Warning Signs of Diabetes: All In Your Head?

Nov. 4, 2003
"Above the Neck" signs may help identify those at risk

Approximately 17 million Americans have diabetes and according to the American Diabetes Association (ADA), one-third of them are unaware they have the disease. This November, during National Diabetes Awareness Month, the Academy of General Dentistry (AGD) and the American Optometric Association (AOA) want to educate consumers, especially those unaware they are at risk, that common warning signs of diabetes could be all in their head-literally. Bad breath, bleeding gums, blurred vision and many other oral or optic ailments can be early indicators of diabetes.

Diabetes is a chronic disease in which the body can no longer produce or use insulin properly. Insulin helps convert certain foods into glucose, or sugar, for our bodies to use for energy. Without insulin injections, individuals with diabetes can have a build-up of sugars in their blood.

There are three major types of the diabetes: Type 1, Type 2 and Gestational. Ninety to 95 percent of people with diabetes suffer from Type 2 diabetes. The prevalence of the disease is rising in the United States as the population ages and more Americans become obese, according to the National Diabetes Education Foundation.

Diabetes and the Mouth: What's the Link?
Researchers believe diabetes often manifests itself in the mouth, making the dentist a key player in diagnosis. Because of high glucose levels, people with diabetes are more likely to have problems with their teeth or gums since increased glucose levels can help bacteria thrive. The increased bacteria combined with a diabetic's inability to resist infection can lead to gum disease.

Oral symptoms related to diabetes include:
- Chronic bad breath or bad taste in mouth
- Gingivitis-Sore, swollen and red gums that bleed when you brush
- Periodontitis-gums pulling away from teeth
- Sore or loose teeth

People with diabetes need to take extra care with their teeth since they are more susceptible to oral infections and periodontal disease than those who do not have the disease. Dentists recommend brushing at least twice a day and getting a new toothbrush at least every three months to cut down on bacteria in the mouth. Flossing daily will help keep gums healthy and prevent gingivitis. People with diabetes should visit the dentist every six months and should schedule visits in accordance with insulin injections or meal times.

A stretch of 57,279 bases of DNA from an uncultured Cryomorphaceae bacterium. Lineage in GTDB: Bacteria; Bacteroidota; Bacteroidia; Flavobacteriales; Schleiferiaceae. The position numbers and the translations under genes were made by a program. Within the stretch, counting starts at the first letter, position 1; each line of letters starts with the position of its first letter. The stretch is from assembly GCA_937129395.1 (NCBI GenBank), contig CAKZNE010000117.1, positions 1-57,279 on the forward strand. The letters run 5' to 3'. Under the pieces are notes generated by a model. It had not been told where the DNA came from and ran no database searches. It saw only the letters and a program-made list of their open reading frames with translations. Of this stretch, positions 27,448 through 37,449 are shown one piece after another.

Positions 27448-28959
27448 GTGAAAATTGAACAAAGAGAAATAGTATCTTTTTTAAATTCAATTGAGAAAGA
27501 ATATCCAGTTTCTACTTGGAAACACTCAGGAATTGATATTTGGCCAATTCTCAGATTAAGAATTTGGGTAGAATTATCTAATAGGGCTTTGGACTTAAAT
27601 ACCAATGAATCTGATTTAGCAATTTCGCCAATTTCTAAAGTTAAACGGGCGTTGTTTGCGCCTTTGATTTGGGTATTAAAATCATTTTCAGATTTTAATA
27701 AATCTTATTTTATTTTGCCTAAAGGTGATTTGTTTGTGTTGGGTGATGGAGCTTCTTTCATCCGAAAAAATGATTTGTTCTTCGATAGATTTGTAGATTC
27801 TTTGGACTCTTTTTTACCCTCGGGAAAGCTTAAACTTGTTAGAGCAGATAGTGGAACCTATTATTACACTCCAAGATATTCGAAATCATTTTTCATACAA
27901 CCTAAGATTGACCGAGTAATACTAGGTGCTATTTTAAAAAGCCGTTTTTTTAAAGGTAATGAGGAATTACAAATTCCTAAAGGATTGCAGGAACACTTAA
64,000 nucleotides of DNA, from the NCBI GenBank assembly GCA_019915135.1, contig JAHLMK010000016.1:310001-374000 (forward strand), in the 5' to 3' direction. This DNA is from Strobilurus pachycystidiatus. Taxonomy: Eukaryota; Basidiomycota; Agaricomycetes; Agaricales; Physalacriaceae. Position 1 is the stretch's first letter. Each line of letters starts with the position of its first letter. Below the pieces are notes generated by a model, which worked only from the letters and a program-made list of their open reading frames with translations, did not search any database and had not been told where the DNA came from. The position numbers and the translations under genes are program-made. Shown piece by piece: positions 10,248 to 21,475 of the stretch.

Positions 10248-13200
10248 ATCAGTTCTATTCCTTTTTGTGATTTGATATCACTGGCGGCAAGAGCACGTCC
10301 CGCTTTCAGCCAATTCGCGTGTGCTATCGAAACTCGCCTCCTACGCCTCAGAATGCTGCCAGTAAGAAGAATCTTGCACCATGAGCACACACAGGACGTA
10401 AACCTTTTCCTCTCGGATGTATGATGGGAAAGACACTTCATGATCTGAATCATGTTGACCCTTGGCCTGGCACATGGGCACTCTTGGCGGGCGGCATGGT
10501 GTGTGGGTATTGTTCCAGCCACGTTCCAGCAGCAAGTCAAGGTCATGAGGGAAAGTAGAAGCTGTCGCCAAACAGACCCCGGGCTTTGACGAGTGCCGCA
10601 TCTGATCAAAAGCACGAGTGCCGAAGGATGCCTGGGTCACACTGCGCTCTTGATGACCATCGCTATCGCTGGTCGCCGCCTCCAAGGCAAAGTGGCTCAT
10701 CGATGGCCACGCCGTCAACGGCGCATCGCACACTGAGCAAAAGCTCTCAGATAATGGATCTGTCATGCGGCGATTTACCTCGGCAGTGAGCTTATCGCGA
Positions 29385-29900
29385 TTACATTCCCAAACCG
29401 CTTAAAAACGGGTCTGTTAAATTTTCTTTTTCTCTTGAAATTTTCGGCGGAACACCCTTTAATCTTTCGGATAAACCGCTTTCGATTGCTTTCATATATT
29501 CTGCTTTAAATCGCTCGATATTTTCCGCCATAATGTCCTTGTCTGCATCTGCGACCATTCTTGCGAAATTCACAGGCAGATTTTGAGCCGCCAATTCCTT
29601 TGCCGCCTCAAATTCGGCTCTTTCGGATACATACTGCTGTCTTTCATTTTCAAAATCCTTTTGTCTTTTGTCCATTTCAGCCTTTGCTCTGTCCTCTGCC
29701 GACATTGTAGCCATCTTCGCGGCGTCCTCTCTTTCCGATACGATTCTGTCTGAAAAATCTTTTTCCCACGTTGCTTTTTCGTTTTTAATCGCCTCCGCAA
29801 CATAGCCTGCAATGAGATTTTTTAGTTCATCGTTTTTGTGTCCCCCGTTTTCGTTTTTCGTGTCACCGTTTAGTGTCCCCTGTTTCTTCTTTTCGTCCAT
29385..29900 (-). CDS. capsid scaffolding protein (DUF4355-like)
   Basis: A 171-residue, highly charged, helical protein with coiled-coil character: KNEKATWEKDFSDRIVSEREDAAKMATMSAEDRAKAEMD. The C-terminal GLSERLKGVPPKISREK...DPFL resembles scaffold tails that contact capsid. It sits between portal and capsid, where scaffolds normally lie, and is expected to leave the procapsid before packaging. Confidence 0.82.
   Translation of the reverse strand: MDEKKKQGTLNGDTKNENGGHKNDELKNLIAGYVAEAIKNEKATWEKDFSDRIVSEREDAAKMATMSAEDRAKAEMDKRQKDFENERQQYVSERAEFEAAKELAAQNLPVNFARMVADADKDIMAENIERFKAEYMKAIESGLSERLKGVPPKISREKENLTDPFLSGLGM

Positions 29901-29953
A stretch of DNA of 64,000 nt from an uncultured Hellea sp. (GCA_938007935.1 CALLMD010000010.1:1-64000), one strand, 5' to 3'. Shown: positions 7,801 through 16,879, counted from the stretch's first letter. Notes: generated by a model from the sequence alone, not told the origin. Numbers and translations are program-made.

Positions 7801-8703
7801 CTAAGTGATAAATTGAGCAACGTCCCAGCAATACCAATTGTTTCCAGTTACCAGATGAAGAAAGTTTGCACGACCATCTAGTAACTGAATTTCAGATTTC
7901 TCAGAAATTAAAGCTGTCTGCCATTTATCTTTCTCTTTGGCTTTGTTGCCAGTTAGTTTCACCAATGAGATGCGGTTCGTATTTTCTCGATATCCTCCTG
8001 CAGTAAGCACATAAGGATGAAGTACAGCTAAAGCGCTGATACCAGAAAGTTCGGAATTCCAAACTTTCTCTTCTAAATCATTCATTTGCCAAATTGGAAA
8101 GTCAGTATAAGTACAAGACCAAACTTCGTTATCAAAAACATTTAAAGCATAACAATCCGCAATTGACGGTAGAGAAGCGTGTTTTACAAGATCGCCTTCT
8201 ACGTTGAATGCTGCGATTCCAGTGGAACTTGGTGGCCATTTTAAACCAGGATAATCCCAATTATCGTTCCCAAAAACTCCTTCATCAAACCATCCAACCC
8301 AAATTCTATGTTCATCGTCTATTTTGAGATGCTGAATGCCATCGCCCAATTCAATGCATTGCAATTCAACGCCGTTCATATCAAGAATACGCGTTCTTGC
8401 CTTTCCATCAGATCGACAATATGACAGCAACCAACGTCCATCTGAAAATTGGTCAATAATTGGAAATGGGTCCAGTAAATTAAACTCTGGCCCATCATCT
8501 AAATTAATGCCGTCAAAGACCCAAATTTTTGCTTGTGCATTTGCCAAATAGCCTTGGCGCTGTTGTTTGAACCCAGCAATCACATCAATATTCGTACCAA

Diabetes and the Eyes: What's the Link?
A diabetic's increased blood glucose can also affect their eyesight. An increased amount of sugar in the blood over a long period of time can destroy blood vessels in the back of the eye, preventing the eye from getting the nutrition it needs to maintain vision. This is called diabetic retinopathy. If left untreated, diabetic retinopathy can lead to blindness. Symptoms of diabetic retinopathy can include:
- Difficulty reading
- Blurred vision
- Seeing rings around lights, dark spots or flashing lights

Early stages of diabetic retinopathy may not have symptoms so an annual eye exam can be a diabetic's first line of defense in preventing loss of vision, yet only 40 to 50 percent of individuals with diabetes are screened annually. According to the AOA, early treatment is crucial because once
the eye damage has occurred, whether it's blurred vision or blindness, the effects are usually permanent. The Centers for Disease Control (CDC) recommends individuals with diabetes and patients at risk for diabetes have their eyes dilated and examined once a year.

People with diabetes are also encouraged to keep blood glucose levels and blood pressure under control. A study done by the CDC shows that maintaining a normal blood glucose level can prevent the onset of diabetic retinopathy. Since high blood pressure can also cause eye damage, it is recommended People with diabetes have their blood pressure checked at least four times a year.

Diabetes Resources
For additional information on proper oral health care, visit the AGD's Web site, www.agd.org. To locate a dentist or request a free oral and overall health care brochure, consumers across the U.S. and Canada can call toll-free 1-877-2X-A-YEAR (1-877-292-9327).